Researchers at Stanford University are working on a fast-acting ultrafast insulin formulation that acts four-times faster than the present formulations available in the market.
The new ultrafast insulin formulation is composed of monomeric insulin with a molecular structure that allows it to act faster than other insulins. But monomeric molecular structures are unstable when used alone, so the researchers started researching for a polymer additive to stabilize it for at least 24 hours duration. The present fast-acting insulin has a stability factor of 6 to 10 hours.
“The insulin molecules themselves are fine, so we wanted to develop a ‘magic fairy dust’ that you add into a vial that would help to fix the stability problem,” said Eric Appel, assistant professor of materials science and engineering at Stanford.
“People often focus on the therapeutic agents in a drug formulation but, by focusing only on the performance additives — parts that were once referred to as ‘inactive ingredients’ — we can achieve really big advancements in the overall efficacy of the drug.”
After screening and testing a large library of additive polymers, the researchers found one that could stabilize monomeric insulin for more than 24 hours in stressed conditions. The stabilized formulation was used on diabetic pigs, which gave a positive result.
Ultrafast insulin test results
Human trials of the ultrafast insulin will commence after a little more tests on the new formulations activities on animals.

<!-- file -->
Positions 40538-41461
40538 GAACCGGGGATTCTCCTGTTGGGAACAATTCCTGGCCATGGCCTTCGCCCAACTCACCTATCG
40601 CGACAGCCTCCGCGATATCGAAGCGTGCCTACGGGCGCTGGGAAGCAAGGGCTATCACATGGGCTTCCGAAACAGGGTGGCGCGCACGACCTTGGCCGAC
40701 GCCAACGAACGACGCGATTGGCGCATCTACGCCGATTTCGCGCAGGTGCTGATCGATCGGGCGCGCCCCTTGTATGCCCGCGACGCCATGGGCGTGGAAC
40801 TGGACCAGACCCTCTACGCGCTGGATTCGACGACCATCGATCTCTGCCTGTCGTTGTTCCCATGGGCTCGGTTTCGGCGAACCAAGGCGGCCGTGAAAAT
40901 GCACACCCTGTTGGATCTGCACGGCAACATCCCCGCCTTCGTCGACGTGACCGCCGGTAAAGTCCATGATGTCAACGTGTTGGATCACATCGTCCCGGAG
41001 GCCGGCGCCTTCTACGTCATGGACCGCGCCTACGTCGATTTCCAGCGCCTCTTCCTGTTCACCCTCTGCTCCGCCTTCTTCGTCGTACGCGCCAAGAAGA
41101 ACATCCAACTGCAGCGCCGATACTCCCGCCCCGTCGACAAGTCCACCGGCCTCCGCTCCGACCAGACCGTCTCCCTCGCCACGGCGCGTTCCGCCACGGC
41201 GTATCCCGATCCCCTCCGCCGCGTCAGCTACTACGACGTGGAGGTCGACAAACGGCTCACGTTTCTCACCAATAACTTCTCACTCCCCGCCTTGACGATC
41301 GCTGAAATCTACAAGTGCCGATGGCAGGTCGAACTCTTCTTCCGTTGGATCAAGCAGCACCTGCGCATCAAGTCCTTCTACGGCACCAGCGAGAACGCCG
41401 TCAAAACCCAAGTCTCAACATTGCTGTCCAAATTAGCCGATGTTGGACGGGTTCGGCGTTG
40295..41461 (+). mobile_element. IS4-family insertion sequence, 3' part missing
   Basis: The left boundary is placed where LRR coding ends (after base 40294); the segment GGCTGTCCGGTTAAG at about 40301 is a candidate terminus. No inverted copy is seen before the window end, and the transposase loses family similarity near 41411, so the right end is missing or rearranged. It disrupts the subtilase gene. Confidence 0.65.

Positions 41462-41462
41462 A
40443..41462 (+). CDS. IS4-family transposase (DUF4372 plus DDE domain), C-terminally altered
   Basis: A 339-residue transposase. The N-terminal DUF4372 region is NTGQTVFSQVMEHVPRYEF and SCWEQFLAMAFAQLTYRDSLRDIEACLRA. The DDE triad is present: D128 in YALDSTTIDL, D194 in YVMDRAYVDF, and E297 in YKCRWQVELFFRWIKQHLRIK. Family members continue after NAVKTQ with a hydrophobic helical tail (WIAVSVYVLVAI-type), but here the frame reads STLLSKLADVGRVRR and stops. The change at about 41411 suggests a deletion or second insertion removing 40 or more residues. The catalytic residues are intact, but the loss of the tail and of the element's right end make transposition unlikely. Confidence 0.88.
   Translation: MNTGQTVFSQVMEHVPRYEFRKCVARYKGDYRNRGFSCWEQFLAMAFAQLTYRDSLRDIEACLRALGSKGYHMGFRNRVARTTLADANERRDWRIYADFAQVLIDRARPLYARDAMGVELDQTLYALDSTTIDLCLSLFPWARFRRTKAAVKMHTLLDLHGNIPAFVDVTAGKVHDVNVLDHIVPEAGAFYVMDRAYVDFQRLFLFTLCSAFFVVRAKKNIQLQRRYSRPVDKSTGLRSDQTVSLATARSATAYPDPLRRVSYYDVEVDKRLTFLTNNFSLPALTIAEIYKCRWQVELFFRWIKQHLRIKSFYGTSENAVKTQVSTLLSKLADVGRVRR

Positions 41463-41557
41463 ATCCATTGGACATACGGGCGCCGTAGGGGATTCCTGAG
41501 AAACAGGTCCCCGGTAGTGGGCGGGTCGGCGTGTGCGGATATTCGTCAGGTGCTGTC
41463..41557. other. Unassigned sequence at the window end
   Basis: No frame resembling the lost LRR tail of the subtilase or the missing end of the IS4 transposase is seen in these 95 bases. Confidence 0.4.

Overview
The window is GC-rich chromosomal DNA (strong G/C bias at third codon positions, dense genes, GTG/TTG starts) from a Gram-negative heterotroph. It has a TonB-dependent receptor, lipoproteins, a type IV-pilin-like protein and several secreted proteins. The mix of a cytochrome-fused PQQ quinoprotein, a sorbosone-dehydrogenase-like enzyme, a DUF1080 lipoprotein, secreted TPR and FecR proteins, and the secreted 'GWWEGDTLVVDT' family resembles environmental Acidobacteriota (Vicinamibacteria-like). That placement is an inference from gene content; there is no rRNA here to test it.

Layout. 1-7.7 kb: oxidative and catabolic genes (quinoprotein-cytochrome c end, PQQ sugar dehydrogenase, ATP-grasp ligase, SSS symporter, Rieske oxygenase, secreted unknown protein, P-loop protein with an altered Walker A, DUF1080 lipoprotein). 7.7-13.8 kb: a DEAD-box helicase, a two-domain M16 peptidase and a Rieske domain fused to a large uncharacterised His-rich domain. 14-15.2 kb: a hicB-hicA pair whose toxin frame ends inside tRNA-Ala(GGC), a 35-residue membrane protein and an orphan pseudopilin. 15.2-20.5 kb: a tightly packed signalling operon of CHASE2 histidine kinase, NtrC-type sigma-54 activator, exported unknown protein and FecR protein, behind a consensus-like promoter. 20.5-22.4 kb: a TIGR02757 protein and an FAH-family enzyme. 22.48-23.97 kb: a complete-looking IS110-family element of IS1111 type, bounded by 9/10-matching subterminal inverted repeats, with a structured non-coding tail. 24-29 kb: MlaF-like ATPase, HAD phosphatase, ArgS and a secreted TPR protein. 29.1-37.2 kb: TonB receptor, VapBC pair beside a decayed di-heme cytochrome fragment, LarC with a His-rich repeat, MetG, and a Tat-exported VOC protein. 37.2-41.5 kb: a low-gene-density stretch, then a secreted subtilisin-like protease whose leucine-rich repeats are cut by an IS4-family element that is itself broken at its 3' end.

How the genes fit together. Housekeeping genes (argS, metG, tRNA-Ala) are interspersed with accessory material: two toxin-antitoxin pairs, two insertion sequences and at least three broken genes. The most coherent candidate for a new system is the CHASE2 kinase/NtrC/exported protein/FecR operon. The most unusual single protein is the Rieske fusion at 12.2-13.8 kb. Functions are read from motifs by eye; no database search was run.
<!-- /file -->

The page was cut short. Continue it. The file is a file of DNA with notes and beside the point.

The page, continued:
Current chemical formulations of the fast-acting insulin are made of monomers, dimers and hexamers. Monomers are supposed to be more stable than the other two polymers for humans, but in laboratory conditions and in vials, this chemical becomes ineffective.
The hexamer was found to be more stable but took a long time to break down. The problem was to find a polymer that reacted just right in the air/water interface. The process was long and traversed countries and involved robotics. In Australia, a robot created around 1.500 likely formulations. All of them had to be tested individually for the desired reaction.
“We focused on polymers that would preferentially go to that interface and act as a barrier between any of the insulin molecules trying to gather there,” said Joseph Mann, a graduate student in the Appel lab and co-lead author of the paper. Crucially, the polymer can do this without interacting with the insulin molecules themselves, allowing the drug to take effect unimpeded.
“It felt like there was nothing happening and then all of a sudden there was this bright moment … and a deadline a couple of months away,” said Mann. “The moment we got an encouraging result, we had to hit the ground running.”
The new polymer drastically increased the duration of stability for upwards of a month. The real test was with the monomeric insulin, which coagulates in 1-2 hours, and it was found to be successful.
“In terms of stability, we took a big step backwards by making the insulin monomeric. Then, by adding our polymer, we met more than double the stability of the current commercial standard,” said Caitlin Maikawa, a graduate student in the Appel lab and co-lead author of the paper.
When tested on diabetic pigs, the ultrafast insulin reached 90 percent of its peak activity within five minutes after the insulin injection. For comparison, the commercial fast-acting insulin began showing significant activity only after 10 minutes.
The monomeric insulin reached it speak activity in 10 minutes, whereas the commercial insulin takes 25 minutes to reach that goal. In human, this would translate to a four-fold decrease in the time it takes to reach peak activity.
The researchers plan to apply for Food and Drug Administration approval for human trials. This new ultrafast insulin will be beneficial for people to control their blood sugar levels based on their mealtime glucose levels.
The formulation has more possibilities. It can be used to develop an artificial pancreatic device too to aid people in hormone management.